The Poynter Institute is a Florida-based journalism organization that runs PolitiFact. On Poynter.org, a daily media report runs by Tom Jones, who sounds like Brian Stelter's identically thinking twin. Poynter says it supports "responsible news and fact-based information," but its incessant party line of liberal-media cheerleading and conservative-media loathing really came through when Jones made a list of the "best and worst of news media in 2020."
Best national news: "ABC's David Muir, with his steady presence behind the desk, is leading what has become the best network evening newscast." But he loves CBS and NBC, too! "All, however, are good, and that includes the 'PBS NewsHour' with outstanding anchor Judy Woodruff," he said.
Best Sunday-morning interview program: "Meet the Press." Chuck Todd "isn't beloved by all viewers, and often is beat up in the Twitter world, but I will never understand that," he said. "His interview skills ... are as good as anyone in the business."
Most controversial op-ed: Sen. Tom Cotton's New York Times piece. That's probably true, but Jones said that "Cotton advocated sending in the military to break up those protesting police brutality and racism." That's misleading. Cotton advocated sending in the military to stop (SET ITAL) rioting (END ITAL). He wrote, "A majority who seek to protest peacefully shouldn't be confused with bands of miscreants."
Dumbest editorial: The New York Times, for endorsing both Sen. Amy Klobuchar and Sen. Elizabeth Warren for president. "Seriously? The whole point of an endorsement is to help voters by endorsing one," he said. This crew was his only liberal target.
Biggest breakout star: Abby Phillip on CNN, for her "measured, yet provocative voice whenever CNN turns to her for commentary." He added, "Put it this way: If I'm flipping by CNN and she's talking, I stop and listen."
Worst excuse for news organizations: the "irresponsible, reckless and damaging programming that you see on One America News Network and Newsmax," especially OANN's eager transmission of the unsupported claim that President Donald Trump won the presidential election "in a landslide."
Best show about the media: Brian Stelter's "Reliable Sources."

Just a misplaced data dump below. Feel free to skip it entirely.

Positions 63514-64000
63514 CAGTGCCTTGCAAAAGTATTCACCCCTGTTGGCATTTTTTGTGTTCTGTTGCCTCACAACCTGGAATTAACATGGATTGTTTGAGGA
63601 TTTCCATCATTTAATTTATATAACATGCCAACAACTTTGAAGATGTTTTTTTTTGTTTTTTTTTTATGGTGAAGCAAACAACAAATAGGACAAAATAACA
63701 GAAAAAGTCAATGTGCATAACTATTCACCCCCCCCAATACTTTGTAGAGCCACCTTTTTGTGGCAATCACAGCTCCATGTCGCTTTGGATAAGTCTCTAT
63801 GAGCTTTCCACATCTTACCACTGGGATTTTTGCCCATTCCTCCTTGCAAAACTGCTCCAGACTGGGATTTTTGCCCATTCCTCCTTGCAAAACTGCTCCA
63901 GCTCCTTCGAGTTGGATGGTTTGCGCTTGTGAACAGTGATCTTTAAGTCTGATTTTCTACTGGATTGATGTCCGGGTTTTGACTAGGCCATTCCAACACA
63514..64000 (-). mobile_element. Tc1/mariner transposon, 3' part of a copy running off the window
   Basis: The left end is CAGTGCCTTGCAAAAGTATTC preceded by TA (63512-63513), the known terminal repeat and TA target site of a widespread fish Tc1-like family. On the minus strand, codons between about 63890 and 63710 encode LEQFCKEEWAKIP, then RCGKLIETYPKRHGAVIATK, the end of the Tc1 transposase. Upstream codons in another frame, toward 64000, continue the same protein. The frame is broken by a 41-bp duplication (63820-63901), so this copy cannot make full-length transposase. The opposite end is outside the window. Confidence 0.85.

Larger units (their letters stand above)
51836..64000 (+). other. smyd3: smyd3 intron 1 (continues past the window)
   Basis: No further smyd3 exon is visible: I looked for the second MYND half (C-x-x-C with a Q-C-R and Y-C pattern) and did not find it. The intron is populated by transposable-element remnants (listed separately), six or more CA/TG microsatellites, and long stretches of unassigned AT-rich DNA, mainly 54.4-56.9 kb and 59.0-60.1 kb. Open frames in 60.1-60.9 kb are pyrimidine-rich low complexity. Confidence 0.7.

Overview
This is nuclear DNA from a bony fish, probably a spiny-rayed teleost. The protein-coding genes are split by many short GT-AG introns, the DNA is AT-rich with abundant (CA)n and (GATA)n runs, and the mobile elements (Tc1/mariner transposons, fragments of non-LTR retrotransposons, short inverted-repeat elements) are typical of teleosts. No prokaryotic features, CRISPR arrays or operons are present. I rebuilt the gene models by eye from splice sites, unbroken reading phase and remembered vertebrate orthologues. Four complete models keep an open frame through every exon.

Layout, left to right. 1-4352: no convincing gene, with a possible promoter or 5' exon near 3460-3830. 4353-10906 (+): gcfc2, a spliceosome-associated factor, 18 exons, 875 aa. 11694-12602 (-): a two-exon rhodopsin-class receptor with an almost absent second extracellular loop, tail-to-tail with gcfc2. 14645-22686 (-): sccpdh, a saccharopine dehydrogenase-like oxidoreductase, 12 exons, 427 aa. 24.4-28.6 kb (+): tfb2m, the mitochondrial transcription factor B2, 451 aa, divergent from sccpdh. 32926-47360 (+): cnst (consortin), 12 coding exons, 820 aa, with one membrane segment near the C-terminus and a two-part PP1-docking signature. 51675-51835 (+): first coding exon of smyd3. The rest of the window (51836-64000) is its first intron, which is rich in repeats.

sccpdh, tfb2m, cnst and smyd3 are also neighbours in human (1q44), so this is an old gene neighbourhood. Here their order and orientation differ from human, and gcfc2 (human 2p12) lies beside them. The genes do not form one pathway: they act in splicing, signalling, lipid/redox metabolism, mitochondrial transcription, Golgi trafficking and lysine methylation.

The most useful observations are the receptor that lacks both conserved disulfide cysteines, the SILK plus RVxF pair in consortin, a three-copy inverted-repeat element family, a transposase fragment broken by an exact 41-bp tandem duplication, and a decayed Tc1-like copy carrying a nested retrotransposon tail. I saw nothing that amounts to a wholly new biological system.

Best book about the media: Stelter's anti-Fox News screed "Hoax." (Twins!)
Most dangerous network: "Fox News people won't like to hear this and they refuse to believe it, but no news organization does more harm than America's most-watched cable news network," he said.
Best debate moderator: Kristen Welker of NBC News. She "was in full command" of the third presidential debate.
Best changing of the guard: "outstanding" Joy Reid, who took over for Chris Matthews on MSNBC.
The biggest hurdle to a free press in the U.S.: President Donald Trump and White House press secretary Kayleigh McEnany. "With her lies and childish attacks, she is in the running for worst White House press secretary ever," he said.
Hardest workers: "Did anyone work harder in journalism this year than Poynter's PolitiFact and International Fact-Checking Network, CNN's Daniel Dale, The Washington Post's Glenn Kessler, The Associated Press' Karen Mahabir and anyone else who fact-checks for a living?" he asks.
Most versatile: Savannah Guthrie for her "solid work" on the "Today" show and her "take-no-guff town hall with President Trump. Her work grilling the president and keeping him on point was excellent."
Things he really liked in the media this year: late-night hosts Stephen Colbert and Seth Meyers. "Roasting politicians and commenting on politics have been late-night staples forever, but the commentary of Colbert and Meyers this year was hilarious and biting," he said.
Things he really hated this year: "Pretty much everything said on Fox News' 'The Five,' especially if it was coming out of Greg Gutfeld's mouth."
Oh, and Jones also hates Rick Santorum on CNN. Because all the liberals don't want conservatives to, as liberal blog Crooks and Liars says, "muddy up their political panels" on CNN.
Liberals good, conservatives bad: That's the Poynter Institute for you.